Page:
We all want our children to get a great education, and the building blocks for a great education begin with them coming to school each and every day. If children miss school regularly, they miss out on learning the fundamental skills that will set them up for success in the later years of school. There is no safe number of days for missing school – each day a child misses puts them behind, and can affect their educational outcomes. Each missed day is associated with progressively lower achievement in numeracy, writing and reading.
Going to school every day is the single most important part of your child’s education. Students learn new things at school every day – missing school puts them behind.
Lateness & Unauthorised Absence
The consequences to parents and pupils for being frequently absent or late could result in fine or prosecution.
Every school, by law, has to register pupils twice a day; first thing in the morning at the start of the school day, and again in the afternoon session. If a pupil fails to attend or arrives late they can be marked as an absence for that session.
If a pupil of compulsory school age is absent, the register must show whether the absence was authorised (acceptable) or unauthorised (where no acceptable reason is given for absence). Only the school can approve the reason for absence.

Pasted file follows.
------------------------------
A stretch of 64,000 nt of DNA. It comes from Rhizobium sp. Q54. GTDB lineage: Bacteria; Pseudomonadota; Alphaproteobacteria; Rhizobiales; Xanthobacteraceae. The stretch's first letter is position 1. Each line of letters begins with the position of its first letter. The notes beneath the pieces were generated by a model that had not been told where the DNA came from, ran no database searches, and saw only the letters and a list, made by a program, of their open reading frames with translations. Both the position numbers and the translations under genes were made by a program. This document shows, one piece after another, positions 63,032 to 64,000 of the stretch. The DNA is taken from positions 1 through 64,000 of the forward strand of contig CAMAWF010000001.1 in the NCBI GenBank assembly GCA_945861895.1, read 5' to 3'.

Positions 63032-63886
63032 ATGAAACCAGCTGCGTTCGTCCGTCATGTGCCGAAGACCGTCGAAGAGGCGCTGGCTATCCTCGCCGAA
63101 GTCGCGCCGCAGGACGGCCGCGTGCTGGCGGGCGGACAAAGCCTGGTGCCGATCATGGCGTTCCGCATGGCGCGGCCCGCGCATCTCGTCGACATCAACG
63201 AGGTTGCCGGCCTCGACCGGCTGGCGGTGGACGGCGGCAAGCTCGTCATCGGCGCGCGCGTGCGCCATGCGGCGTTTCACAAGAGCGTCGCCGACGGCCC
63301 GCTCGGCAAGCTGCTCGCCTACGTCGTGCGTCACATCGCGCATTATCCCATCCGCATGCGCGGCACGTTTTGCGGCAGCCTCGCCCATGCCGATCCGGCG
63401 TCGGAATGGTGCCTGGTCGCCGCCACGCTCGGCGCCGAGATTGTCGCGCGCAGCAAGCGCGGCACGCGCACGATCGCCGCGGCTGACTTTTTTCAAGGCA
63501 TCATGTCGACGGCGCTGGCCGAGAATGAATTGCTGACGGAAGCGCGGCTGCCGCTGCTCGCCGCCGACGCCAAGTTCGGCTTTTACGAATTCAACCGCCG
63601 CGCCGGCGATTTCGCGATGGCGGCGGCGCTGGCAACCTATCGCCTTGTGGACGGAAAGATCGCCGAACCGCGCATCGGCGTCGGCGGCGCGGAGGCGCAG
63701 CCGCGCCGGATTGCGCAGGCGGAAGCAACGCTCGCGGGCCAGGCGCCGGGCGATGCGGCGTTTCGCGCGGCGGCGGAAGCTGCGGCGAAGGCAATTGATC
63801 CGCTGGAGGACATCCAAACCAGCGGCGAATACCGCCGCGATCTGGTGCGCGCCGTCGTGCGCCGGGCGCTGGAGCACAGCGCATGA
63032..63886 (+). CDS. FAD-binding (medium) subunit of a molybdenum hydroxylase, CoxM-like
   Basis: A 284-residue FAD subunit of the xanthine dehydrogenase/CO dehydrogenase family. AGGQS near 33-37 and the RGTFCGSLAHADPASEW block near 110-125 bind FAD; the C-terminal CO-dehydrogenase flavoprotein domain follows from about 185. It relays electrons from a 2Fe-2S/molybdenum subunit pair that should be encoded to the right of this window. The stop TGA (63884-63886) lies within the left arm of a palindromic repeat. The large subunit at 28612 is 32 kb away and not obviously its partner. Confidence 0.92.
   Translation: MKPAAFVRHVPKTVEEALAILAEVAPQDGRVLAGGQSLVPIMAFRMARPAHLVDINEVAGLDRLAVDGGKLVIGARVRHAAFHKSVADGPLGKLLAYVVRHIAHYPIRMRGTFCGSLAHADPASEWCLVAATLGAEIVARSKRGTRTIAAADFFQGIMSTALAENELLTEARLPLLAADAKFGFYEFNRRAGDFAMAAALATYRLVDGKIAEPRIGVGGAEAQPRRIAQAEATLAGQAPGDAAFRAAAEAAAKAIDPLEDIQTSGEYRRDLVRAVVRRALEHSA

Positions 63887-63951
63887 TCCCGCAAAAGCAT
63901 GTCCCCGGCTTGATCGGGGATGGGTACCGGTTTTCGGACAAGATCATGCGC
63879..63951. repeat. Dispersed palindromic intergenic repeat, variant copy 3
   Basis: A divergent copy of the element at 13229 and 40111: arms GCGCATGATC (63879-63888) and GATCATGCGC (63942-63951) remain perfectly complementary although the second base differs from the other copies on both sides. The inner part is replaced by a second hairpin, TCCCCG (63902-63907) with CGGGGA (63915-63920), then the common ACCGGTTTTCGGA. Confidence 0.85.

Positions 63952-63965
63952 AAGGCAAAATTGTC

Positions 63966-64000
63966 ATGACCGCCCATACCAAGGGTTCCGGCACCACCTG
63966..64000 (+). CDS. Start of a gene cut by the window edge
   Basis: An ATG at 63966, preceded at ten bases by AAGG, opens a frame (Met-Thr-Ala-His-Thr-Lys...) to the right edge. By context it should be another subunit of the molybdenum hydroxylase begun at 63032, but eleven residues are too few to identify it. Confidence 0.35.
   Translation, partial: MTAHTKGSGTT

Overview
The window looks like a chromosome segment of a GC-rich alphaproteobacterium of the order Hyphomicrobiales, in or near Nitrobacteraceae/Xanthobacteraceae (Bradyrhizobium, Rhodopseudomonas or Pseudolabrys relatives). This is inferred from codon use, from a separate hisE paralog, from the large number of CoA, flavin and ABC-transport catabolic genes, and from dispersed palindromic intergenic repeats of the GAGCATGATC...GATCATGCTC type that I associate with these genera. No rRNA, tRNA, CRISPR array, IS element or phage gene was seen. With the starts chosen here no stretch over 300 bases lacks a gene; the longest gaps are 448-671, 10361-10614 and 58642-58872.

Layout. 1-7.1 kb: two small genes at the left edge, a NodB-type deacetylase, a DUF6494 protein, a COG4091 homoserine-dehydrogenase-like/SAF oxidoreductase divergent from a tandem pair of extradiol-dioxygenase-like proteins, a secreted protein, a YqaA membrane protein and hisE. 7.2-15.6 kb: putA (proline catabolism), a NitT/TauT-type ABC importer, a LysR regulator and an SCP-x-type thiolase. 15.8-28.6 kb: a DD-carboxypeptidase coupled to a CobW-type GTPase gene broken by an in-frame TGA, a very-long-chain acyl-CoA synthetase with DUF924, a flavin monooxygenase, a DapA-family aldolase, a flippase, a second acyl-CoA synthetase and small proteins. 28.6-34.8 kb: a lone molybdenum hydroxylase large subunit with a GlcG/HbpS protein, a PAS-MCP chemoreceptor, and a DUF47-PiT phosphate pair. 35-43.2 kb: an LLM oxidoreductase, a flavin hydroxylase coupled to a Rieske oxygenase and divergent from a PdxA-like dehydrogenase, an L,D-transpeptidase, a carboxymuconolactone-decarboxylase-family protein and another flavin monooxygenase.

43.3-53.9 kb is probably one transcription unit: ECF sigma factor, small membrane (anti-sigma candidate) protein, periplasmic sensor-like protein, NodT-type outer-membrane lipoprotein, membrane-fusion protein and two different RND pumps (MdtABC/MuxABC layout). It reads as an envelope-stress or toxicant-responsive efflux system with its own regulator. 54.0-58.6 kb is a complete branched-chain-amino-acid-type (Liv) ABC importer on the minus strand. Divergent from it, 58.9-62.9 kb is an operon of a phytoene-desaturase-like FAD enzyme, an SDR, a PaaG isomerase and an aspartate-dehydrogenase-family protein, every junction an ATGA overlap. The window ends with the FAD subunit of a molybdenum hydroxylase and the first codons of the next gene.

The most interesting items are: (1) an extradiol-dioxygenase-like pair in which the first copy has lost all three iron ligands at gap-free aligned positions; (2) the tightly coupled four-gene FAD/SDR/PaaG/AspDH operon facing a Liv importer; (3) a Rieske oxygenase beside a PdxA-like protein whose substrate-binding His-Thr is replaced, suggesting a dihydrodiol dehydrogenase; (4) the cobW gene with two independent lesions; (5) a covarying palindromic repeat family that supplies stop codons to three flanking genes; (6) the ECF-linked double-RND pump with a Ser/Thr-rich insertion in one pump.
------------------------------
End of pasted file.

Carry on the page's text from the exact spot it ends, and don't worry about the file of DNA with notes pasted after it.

Authorised Absence from School
Where a pupil is absence due to sickness and is genuinely unable to attend school, then the school, after being informed, may authorise a child’s absence.
It is important to keep the school informed if your child is going to be absent at the start of the day.
In law only a Headteacher can authorise a pupil’s absence, and may require additional evidence such as a letter from your GP.
Unauthorised absence (truancy)
The law states that parent/carer(s) must ensure that their child regularly attends the school where they are registered. Should your child fail to attend school regularly legal action may be taken against you.
Once a child is registered in school, attendance is compulsory until the last Friday in June of the academic year in which the child turns 16 (Year 11). It is a parent’s legal responsibility to ensure that their child, when of statutory school age, accesses education appropriate to age, needs and ability.
Under the terms of the education related provisions of the Anti-Social Behaviour Act, parent/carer(s) may be issued with a Penalty Notice of £60 if:
- You fail to ensure that your child attends school, or other education provision regularly
- You allow your child to take leave of absence in term time without a school’s authorisation
- Your fail to return your child to school on an agreed date after a leave of absence
- Your child is found out of school, without permission, on two Truancy Sweeps, within the same school year
- Your child persistently arrives late for school after the register is closed
We have legal powers to take action via the courts for persistent non-attenders.
Under Section 444(1) of the Education Act of 1996, parent/carer(s) can be prosecuted for failure to ensure regular school attendance via the Magistrate Court. The penalty for an offence under this act can be a fine up to £1,000.